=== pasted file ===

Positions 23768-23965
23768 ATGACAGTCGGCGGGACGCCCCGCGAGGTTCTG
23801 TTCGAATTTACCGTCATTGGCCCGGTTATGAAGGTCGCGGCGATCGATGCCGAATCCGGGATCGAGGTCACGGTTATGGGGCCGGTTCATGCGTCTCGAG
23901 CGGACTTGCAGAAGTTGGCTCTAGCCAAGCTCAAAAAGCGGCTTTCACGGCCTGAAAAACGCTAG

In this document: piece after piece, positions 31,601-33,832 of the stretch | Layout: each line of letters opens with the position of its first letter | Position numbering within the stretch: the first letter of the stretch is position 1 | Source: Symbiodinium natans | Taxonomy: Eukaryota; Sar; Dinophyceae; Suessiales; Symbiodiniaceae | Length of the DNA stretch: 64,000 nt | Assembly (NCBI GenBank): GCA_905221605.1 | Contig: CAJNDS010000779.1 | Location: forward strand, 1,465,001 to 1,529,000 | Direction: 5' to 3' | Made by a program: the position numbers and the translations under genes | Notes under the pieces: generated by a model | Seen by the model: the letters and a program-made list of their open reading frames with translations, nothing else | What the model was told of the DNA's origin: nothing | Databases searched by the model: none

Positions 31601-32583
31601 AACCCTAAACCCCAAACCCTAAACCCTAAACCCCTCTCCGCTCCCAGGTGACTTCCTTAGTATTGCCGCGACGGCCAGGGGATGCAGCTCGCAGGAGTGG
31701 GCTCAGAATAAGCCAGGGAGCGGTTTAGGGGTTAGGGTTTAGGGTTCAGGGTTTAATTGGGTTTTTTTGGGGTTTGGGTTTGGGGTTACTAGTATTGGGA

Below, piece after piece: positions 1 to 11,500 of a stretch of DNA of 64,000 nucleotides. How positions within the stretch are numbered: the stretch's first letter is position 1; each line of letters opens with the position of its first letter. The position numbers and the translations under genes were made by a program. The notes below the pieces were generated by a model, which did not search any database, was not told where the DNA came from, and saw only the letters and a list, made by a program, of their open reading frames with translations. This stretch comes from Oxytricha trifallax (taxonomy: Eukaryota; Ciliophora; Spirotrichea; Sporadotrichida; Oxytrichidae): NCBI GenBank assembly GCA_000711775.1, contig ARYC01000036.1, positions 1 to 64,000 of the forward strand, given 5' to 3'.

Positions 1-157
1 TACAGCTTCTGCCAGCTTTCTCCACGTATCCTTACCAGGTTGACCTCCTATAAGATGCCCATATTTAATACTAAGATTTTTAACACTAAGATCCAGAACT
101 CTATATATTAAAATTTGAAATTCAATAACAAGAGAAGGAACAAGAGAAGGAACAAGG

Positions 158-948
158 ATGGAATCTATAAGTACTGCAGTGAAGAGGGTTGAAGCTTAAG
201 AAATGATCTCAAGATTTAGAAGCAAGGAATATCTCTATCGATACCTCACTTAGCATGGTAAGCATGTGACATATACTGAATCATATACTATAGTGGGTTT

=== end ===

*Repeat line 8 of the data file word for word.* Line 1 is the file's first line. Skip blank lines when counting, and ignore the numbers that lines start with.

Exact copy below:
31701 GCTCAGAATAAGCCAGGGAGCGGTTTAGGGGTTAGGGTTTAGGGTTCAGGGTTTAATTGGGTTTTTTTGGGGTTTGGGTTTGGGGTTACTAGTATTGGGA